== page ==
By B. Raman
The unrest of Tibetan monks, which has so far led to 10 attempts to commit self-immolation — seven of them successful resulting in deaths — in Western Sichuan, is now showing signs of spreading to Tibet. However, there are no reports so far of any attempted self-immolation in Tibet.
The unrest in Tibet is showing signs of taking a more violent form directed against Han targets instead of self-immolation. The Chinese authorities have banned all religious activities at the historic Karma monastery in Tibet’s Chamdo prefecture following a bomb explosion at a government building there on October 26, 2011. It has been reported that nearly all the monks at the monastery in the Dzagyu Karma township where the blast occurred have fled from the area, fearing that they might be arrested and detained in a military detention camp as the Chinese have done to a large number of monks of the Kirti monastery in Western Sichuan following the first incident of self-immolation of a young monk in March last.
For some week now, there have been reports of anger among the Tibetans in the Dzagyu Karma area over the re-settlement of a large number of Hans from other provinces in the rural areas under the pretext of undertaking development projects for the Tibetans. Before the blast, anonymous leaflets circulating in the area had warned as follows: “Anyone who settles in the rural area should speak Tibetan. Otherwise, we will not accept them. If this policy of settling Chinese in Tibetan rural areas is not stopped, we will protest and may be forced to resort to violence.”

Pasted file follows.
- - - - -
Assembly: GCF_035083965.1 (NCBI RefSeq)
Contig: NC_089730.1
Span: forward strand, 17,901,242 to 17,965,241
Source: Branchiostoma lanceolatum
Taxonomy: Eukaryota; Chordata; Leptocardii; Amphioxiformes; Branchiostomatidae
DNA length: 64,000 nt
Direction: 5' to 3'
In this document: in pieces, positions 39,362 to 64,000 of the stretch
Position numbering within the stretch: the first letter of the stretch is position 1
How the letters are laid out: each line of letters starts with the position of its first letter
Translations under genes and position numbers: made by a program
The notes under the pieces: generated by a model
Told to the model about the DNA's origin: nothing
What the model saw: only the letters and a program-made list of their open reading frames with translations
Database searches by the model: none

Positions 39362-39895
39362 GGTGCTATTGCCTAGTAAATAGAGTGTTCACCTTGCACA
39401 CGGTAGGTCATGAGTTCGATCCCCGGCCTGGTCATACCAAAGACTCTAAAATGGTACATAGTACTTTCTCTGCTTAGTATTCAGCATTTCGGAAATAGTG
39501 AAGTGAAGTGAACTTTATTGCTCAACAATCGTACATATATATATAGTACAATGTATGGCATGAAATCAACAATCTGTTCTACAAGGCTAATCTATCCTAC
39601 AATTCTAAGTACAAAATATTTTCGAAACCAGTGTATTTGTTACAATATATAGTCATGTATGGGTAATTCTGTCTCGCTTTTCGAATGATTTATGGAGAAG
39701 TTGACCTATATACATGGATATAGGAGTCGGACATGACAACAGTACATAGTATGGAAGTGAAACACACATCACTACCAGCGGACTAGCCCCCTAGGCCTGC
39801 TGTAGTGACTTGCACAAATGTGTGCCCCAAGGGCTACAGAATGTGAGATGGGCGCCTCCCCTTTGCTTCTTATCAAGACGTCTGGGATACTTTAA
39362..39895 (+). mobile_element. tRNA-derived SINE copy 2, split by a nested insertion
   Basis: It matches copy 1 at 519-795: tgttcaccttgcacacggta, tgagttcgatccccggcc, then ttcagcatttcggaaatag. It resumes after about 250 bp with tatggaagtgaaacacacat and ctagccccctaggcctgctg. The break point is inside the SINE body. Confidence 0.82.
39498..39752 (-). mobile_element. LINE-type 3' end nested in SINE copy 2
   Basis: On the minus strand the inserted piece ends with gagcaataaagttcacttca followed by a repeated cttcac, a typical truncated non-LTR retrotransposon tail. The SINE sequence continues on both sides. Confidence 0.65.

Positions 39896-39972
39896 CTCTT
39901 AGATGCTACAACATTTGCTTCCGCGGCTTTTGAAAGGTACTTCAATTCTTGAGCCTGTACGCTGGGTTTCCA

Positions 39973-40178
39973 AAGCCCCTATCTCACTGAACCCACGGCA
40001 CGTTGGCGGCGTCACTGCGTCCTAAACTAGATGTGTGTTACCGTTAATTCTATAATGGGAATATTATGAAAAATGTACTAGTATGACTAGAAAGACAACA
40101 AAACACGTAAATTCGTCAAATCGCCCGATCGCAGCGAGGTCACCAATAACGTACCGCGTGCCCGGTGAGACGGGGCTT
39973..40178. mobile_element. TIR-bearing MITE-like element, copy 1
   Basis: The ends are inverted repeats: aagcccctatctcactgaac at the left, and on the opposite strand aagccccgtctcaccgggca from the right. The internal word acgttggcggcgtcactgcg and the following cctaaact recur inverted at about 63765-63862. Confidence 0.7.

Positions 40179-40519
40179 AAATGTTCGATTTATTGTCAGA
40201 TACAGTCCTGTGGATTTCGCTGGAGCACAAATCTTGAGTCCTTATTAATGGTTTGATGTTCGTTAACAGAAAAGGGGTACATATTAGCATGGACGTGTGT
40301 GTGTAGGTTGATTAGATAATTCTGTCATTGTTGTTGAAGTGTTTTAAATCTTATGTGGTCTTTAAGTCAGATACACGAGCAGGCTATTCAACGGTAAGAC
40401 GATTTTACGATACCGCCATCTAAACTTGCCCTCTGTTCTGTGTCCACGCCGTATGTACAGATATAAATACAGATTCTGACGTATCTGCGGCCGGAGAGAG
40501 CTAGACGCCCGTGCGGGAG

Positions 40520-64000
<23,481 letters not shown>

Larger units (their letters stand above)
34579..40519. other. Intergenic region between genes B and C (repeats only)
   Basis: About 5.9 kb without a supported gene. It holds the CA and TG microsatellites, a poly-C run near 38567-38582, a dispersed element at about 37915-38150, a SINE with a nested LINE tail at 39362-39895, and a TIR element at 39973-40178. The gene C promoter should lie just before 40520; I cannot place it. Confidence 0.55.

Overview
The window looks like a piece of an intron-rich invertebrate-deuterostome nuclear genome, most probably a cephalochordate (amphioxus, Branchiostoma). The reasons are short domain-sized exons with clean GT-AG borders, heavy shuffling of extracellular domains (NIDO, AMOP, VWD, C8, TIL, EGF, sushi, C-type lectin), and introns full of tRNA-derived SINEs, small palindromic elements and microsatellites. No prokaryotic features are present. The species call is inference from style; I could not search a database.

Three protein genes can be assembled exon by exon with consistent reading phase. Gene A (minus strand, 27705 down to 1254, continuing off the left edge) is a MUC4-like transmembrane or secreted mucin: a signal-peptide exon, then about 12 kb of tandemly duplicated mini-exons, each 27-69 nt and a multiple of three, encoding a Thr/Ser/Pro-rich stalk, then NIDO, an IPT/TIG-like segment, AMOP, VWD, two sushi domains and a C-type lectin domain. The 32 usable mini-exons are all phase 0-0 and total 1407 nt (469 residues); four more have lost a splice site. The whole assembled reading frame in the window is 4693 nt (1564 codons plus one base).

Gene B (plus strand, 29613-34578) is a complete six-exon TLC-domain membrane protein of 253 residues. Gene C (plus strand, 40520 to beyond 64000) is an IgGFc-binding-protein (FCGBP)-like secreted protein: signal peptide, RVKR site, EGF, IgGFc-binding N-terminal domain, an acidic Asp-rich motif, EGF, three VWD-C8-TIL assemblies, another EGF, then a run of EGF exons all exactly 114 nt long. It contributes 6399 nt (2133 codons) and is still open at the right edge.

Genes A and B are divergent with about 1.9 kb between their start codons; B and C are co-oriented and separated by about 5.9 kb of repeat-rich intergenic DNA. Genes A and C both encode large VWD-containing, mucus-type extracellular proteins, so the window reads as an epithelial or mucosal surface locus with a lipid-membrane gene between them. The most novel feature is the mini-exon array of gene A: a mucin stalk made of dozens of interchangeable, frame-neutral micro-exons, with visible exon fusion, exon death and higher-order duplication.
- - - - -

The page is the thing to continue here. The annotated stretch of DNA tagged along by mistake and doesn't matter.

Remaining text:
After the blast, Chinese security forces surrounded the Karma monastery, located on the eastern bank of the Dzachu River in Chamdo (in Chinese, Changdu) prefecture and founded in the 12th century. They allegedly suspected that monks in the monastery were behind the blast, which badly damaged the building but caused no casualties. The Chinese security forces claimed to have found in the area of the blast posters and leaflets calling for Tibetan independence.
Fearing that the Tibetan refugees in Nepal (about 20,000) may play a role in spreading the unrest to Tibet from Nepalese territory, the Chinese Embassy in Kathmandu is reported to have stepped up pressure on the Nepalese Government to arrest what the Embassy described as the splittist elements in the local Tibetan refugee community. Chinese concerns have increased following an attempt bysome members of the Tibetan refugee community in Nepal to hold a prayer meeting in memory of those who committed self-immolation in Sichuan. Following pressure from the Chinese Embassy, the Nepalese authorities are reported to have arrested about 100 refugees who participated in the prayer meeting.
In the meanwhile, Lobsang Sangay, the newly-elected head of the Tibetan Government-in-exile in Dharamshala, has arrived in Washington DC to testify before a Congressional Committee on the human rights situation in the Tibetan areas of China. While expressing his readiness for talks with the Chinese authorities, he blamed the Chinese refusal to accept the reality of the ground situation in the Tibetan areas for the continuing unrest. He added: “The actions of Tibetans who pour gasoline over themselves are clear indications of their desperation and frustration and of the urgency of the situation inside Tibet.”